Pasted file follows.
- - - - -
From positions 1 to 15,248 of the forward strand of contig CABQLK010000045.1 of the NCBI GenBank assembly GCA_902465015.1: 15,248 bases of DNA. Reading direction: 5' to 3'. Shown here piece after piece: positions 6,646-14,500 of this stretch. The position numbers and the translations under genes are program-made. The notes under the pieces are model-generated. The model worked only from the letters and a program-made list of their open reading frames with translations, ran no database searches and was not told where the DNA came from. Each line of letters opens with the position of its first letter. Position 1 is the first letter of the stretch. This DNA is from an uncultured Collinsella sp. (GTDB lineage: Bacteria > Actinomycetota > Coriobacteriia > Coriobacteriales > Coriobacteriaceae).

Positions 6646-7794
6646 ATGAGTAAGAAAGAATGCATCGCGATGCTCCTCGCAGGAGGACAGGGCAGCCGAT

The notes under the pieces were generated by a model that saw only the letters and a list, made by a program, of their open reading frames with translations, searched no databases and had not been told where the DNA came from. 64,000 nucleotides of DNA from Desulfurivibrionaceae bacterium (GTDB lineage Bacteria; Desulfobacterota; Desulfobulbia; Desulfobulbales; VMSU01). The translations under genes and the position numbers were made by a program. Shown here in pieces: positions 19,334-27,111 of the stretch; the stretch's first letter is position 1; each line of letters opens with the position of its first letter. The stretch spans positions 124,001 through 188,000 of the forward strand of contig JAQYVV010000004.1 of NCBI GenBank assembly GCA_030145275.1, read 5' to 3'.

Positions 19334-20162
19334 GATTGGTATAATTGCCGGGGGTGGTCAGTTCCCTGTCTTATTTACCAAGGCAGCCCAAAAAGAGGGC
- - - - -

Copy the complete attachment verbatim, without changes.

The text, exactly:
From positions 1 to 15,248 of the forward strand of contig CABQLK010000045.1 of the NCBI GenBank assembly GCA_902465015.1: 15,248 bases of DNA. Reading direction: 5' to 3'. Shown here piece after piece: positions 6,646-14,500 of this stretch. The position numbers and the translations under genes are program-made. The notes under the pieces are model-generated. The model worked only from the letters and a program-made list of their open reading frames with translations, ran no database searches and was not told where the DNA came from. Each line of letters opens with the position of its first letter. Position 1 is the first letter of the stretch. This DNA is from an uncultured Collinsella sp. (GTDB lineage: Bacteria > Actinomycetota > Coriobacteriia > Coriobacteriales > Coriobacteriaceae).

Positions 6646-7794
6646 ATGAGTAAGAAAGAATGCATCGCGATGCTCCTCGCAGGAGGACAGGGCAGCCGAT

The notes under the pieces were generated by a model that saw only the letters and a list, made by a program, of their open reading frames with translations, searched no databases and had not been told where the DNA came from. 64,000 nucleotides of DNA from Desulfurivibrionaceae bacterium (GTDB lineage Bacteria; Desulfobacterota; Desulfobulbia; Desulfobulbales; VMSU01). The translations under genes and the position numbers were made by a program. Shown here in pieces: positions 19,334-27,111 of the stretch; the stretch's first letter is position 1; each line of letters opens with the position of its first letter. The stretch spans positions 124,001 through 188,000 of the forward strand of contig JAQYVV010000004.1 of NCBI GenBank assembly GCA_030145275.1, read 5' to 3'.

Positions 19334-20162
19334 GATTGGTATAATTGCCGGGGGTGGTCAGTTCCCTGTCTTATTTACCAAGGCAGCCCAAAAAGAGGGC